Keeping organics honest

03/30/2012 09:11:00 AM
The Packer Editorial Board

With more than one-quarter of consumers saying they typically buy organic produce, according to The Packer’s Fresh Trends 2012 survey, organic produce is big business — and getting bigger.
The National Organic Standards Board’s calls to implement unannounced inspections of certified organic operations and stricter criteria for inspectors are a welcome move to ensure the financial health of the category and consumer confidence in organic fruits and vegetables. Story, A1
The board is calling for mandatory unannounced inspections for at least 5% of certified organic operations annually.
Responding to the board’s unannounced inspection plan, the U.S. Department of Agriculture’s National Organic Program has pledged to find ways to conduct inspections to enhance organic integrity.
The Organic Trade Association has indicated it is on board with the recommendations, and (to their credit) grower-shippers have echoed support.
OTA also has called for uniformity at the federal level to guarantee the integrity of organic operations.
We agree, and we’d like to see it rise from 5%.
With organic produce being grown and sourced from many regions on a year-round basis, a consistent standard for all players should be non-negotiable.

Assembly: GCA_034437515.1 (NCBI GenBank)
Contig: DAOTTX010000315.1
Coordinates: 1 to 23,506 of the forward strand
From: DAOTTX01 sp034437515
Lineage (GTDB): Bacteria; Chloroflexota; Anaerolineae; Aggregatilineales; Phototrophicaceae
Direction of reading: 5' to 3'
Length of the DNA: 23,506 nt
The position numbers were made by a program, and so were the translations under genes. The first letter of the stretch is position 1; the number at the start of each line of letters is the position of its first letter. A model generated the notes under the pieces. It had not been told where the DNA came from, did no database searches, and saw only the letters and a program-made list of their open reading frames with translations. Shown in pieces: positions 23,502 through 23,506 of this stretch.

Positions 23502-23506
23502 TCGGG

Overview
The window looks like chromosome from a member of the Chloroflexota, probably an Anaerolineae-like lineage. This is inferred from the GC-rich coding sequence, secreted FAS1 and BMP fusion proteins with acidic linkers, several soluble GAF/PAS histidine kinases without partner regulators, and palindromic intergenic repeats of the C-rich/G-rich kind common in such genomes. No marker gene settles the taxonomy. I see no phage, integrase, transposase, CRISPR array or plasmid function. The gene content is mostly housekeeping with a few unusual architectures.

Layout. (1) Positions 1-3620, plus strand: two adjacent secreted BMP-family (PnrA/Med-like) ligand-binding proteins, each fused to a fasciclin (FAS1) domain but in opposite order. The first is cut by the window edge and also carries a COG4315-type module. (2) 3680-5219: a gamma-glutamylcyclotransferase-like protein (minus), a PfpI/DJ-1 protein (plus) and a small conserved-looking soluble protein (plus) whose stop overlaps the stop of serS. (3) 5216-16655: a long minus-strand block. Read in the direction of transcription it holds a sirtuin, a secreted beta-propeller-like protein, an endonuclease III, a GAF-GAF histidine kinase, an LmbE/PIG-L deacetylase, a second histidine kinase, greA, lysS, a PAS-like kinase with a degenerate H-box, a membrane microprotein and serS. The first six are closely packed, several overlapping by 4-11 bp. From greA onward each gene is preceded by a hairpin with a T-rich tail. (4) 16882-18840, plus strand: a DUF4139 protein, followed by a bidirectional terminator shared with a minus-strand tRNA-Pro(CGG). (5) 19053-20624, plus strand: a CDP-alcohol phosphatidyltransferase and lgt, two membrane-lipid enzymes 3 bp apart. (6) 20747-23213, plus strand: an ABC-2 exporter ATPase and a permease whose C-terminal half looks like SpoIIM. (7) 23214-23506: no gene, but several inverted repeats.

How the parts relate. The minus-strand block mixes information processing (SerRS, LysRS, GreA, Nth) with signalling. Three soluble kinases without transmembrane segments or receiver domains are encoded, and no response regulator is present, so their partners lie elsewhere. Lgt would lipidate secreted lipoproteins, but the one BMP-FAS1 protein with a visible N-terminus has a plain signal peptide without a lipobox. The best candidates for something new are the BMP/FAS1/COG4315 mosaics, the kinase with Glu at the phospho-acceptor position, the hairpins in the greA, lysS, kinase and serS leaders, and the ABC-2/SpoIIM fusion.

The move follows a recent decision in California to require licensing of organic fertilizers, that state’s response to a case where a company used synthetic ingredients in fertilzer that was innaccurately certified as organic and used on crops.
That case underscores the need for the organic industry to police itself and hold its particpants accountable to the high standards its customers expect.
Did The Packer get it right? Leave a comment and tell us your opinion.

With more than one-quarter of consumers saying they typically buy organic produce, according to The Packer’s Fresh Trends 2012 survey, organic produce is big business — and getting bigger.

The National Organic Standards Board’s calls to implement unannounced inspections of certified organic operations and stricter criteria for inspectors are a welcome move to ensure the financial health of the category and consumer confidence in organic fruits and vegetables. 

The board is calling for mandatory unannounced inspections for at least 5% of certified organic operations annually.

Responding to the board’s unannounced inspection plan, the U.S. Department of Agriculture’s National Organic Program has pledged to find ways to conduct inspections to enhance organic integrity.

The Organic Trade Association has indicated it is on board with the recommendations, and (to their credit) grower-shippers have echoed support.

OTA also has called for uniformity at the federal level to guarantee the integrity of organic operations.

We agree, and we’d like to see it rise from 5%.

With organic produce being grown and sourced from many regions on a year-round basis, a consistent standard for all players should be non-negotiable.

The move follows a recent decision in California to require licensing of organic fertilizers, that state’s response to a case where a company used synthetic ingredients in fertilzer that was innaccurately certified as organic and used on crops.

That case underscores the need for the organic industry to police itself and hold its particpants accountable to the high standards its customers expect.

Did The Packer get it right? Leave a comment and tell us your opinion.



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